Where to take a thoroughbred Ferrari for a weekend? Ascot’s Coworth Park will stable your prancing horse.
I was in Paris the other week to attend the sale of France’s much talked-about barn find; the classic car collection of Roger Baillon, who made and lost a fortune building trucks. Discovered last year in appalling condition were some 100 of the rarest and most beautiful cars of the 20th century. For four-wheel aficionados, this trove trumped the moment that archeologist Howard Carter prized open the tomb of Tutankhamen. Here were Talbot-Lagos, Bugattis and Delahayes rusted to the point of dust yet their precarious silhouettes were unmistakable. Benefiting from being in one of the only outbuildings with walls on Baillon’s land, though, was a slightly better preserved gem. A rough diamond that, with years of loving restoration, could sparkle once again. Hidden under stacks of curling car magazines was a dark blue 1961 Ferrari 250 GT SWB California, one of just 37 built. It’s not quite the rarest Ferrari, but it’s certainly one of the most desirable. Heck, as a childhood fan of Ferris Bueller it’s the convertible I’ve most lusted after. And this one, it turned out, had been owned by Alain Delon. Pictures surfaced of the playboy actor sat in the car with Jane Fonda and Shirley MacLaine. This glamour results in what auctioneers like to call “the Steve McQueen effect”, but even the most optimistic would have fallen short of predicting the hammer price at Paris’ Artcurial auction on February 6.
This dented, buckled, peeling Ferrari rust-bucket sold for 16.3 million Euros.
I therefore look upon brand new Ferraris now with a sense of expectation, not of how fast it’ll go or how glorious it will sound but about how its value might accrue and whether one day it will be excitedly discovered under inch-thick dust and grime.
The £200,000 458 Spider is, of the current Ferrari line up, the successor to Alain Delon’s old steed. It isn’t the more junior California, which shares the evocative name from the 1960s and the front-engined layout for, despite all that, the modern California is a bit – dare I say it – suburban. The 458’s feistier lines and futuristic detailing has more of the visceral ‘BAM!’, as Kanye might put it, that the Cali had when Delon and Fonda swept onto the MGM lot to film Les Félins in ’64.
Presented with a drop-top Ferrari for the weekend one is very temped to make a beeline for the Riviera, its natural heartland on the continent. However, perhaps with an eye on those future values, I have a mileage limit. In my hand are the keys to one of the most head-turning cars on the road, but I mustn’t stray too far from London. Where does one take a thoroughbred prancing horse for a weekend in the home counties? Ascot sounds apt.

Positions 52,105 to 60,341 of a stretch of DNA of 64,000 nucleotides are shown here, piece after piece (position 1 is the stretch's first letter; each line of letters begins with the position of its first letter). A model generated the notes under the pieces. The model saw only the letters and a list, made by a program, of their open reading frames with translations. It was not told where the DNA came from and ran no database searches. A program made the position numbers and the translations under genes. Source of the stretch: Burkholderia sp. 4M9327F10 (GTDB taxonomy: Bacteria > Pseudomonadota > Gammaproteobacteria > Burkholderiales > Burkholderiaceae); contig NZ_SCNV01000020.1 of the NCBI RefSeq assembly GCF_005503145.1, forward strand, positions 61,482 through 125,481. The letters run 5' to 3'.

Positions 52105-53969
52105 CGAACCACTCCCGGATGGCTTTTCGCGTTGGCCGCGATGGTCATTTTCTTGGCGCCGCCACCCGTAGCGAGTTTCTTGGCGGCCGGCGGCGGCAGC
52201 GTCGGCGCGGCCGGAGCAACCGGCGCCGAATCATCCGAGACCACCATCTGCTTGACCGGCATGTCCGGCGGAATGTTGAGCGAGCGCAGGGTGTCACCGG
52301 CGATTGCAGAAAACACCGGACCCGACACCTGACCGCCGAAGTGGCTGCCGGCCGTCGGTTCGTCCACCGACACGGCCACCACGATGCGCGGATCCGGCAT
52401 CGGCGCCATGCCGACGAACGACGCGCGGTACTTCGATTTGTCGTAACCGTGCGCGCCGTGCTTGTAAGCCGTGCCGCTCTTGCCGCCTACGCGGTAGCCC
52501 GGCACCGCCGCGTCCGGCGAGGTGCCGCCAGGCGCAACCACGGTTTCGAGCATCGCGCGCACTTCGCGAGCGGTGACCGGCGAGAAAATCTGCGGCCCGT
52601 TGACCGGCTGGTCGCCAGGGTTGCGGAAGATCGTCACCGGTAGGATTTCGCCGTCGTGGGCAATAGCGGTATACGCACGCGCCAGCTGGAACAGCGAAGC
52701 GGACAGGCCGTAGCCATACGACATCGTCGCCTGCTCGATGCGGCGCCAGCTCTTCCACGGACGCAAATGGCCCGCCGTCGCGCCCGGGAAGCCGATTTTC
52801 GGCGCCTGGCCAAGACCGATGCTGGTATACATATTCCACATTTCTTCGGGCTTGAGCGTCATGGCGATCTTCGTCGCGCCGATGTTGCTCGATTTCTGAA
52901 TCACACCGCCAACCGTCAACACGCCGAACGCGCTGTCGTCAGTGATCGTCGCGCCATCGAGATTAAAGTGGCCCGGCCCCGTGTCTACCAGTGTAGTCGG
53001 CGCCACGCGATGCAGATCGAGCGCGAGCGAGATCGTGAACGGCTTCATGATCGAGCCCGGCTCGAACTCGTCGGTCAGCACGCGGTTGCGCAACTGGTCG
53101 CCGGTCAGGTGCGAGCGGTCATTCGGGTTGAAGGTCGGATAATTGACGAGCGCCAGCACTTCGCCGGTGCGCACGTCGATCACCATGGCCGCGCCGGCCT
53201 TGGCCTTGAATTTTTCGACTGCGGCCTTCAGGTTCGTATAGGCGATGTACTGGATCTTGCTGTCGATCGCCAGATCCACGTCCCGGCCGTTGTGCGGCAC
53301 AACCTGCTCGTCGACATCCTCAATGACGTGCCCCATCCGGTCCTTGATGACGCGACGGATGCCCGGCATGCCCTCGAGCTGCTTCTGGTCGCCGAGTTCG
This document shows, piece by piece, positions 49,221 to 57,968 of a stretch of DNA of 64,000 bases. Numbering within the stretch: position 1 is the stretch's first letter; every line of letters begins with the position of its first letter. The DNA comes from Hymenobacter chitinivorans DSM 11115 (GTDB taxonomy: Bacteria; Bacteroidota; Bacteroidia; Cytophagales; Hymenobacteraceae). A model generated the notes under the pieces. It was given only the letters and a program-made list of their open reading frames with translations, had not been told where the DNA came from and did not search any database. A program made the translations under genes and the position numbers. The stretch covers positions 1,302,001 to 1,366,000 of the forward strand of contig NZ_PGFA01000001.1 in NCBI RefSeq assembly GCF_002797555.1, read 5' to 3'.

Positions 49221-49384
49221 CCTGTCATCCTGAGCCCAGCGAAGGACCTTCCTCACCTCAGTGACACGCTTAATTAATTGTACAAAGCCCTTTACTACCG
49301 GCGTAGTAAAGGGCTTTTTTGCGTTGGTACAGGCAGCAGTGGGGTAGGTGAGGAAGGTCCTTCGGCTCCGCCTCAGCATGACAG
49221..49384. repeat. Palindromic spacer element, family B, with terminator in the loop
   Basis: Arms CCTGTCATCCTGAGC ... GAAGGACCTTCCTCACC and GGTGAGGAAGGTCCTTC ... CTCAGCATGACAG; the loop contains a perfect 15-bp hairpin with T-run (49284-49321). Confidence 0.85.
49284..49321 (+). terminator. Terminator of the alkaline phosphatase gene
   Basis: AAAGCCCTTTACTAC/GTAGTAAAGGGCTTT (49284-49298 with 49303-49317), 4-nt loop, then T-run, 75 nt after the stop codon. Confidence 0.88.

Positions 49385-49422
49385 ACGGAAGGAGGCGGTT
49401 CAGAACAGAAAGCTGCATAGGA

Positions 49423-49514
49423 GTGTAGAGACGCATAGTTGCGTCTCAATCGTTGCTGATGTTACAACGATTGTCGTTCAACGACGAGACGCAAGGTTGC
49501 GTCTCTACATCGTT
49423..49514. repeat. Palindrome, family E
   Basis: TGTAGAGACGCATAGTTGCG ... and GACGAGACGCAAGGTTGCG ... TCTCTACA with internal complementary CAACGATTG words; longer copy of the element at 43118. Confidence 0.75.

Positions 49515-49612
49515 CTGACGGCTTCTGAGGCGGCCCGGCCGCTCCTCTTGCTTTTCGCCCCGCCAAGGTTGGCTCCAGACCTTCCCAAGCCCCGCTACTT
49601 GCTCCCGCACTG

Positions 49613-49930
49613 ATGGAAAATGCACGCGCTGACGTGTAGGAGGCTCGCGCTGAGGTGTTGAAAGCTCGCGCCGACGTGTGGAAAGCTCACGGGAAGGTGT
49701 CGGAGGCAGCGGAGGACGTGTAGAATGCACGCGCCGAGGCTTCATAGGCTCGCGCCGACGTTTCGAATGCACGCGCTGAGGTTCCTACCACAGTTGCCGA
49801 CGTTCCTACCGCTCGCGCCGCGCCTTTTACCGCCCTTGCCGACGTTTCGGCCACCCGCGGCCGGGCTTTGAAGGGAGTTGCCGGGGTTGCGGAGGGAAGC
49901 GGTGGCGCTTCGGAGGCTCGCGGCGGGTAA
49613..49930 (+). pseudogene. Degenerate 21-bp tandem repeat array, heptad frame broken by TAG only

My Spider is a custom shade of scarlet red which, in strong light, glistens with flecks of gold – real gold. The leather is cream and as the electric hardtop folds behind the engine compartment, the beam of sunlight crosses the dashboard and settles on the red wheel-mounted starter button. It’s like that scene in Raiders of the Lost Ark when Indiana Jones is shown the way to the treasure hoard. The exhaust crackles to life. Flick the Manettino dial to ‘Sport’ and those 570 horses start pulling at the reins.
Coworth Park near Ascot has two polo fields, where Princes Harry and Wills have been known to compete, and on the day the 458 and I burbled through the gates it was hosting a world championship event, with dozens of Guards Polo Club riders upon similarly expensive and powerful beasts. I parked in front of the 18th century main building between two other 458s, one white and one blue; the Italian Job indeed.
The hotel is unusual among the Dorchester Collection. Their properties include such grande dames as the Beverly Hills Hotel, the Principe di Savoia in Milan, Paris’ Plaza Athénée and Le Meurice, and of course The Dorchester. All immaculate, but slightly stuffy. And then, incongruously in this shortlist of the world’s ritziest playgrounds, is Sunningdale Berkshire. Looking at the car park, evidently this is where England’s Ferrari owners choose to weekend.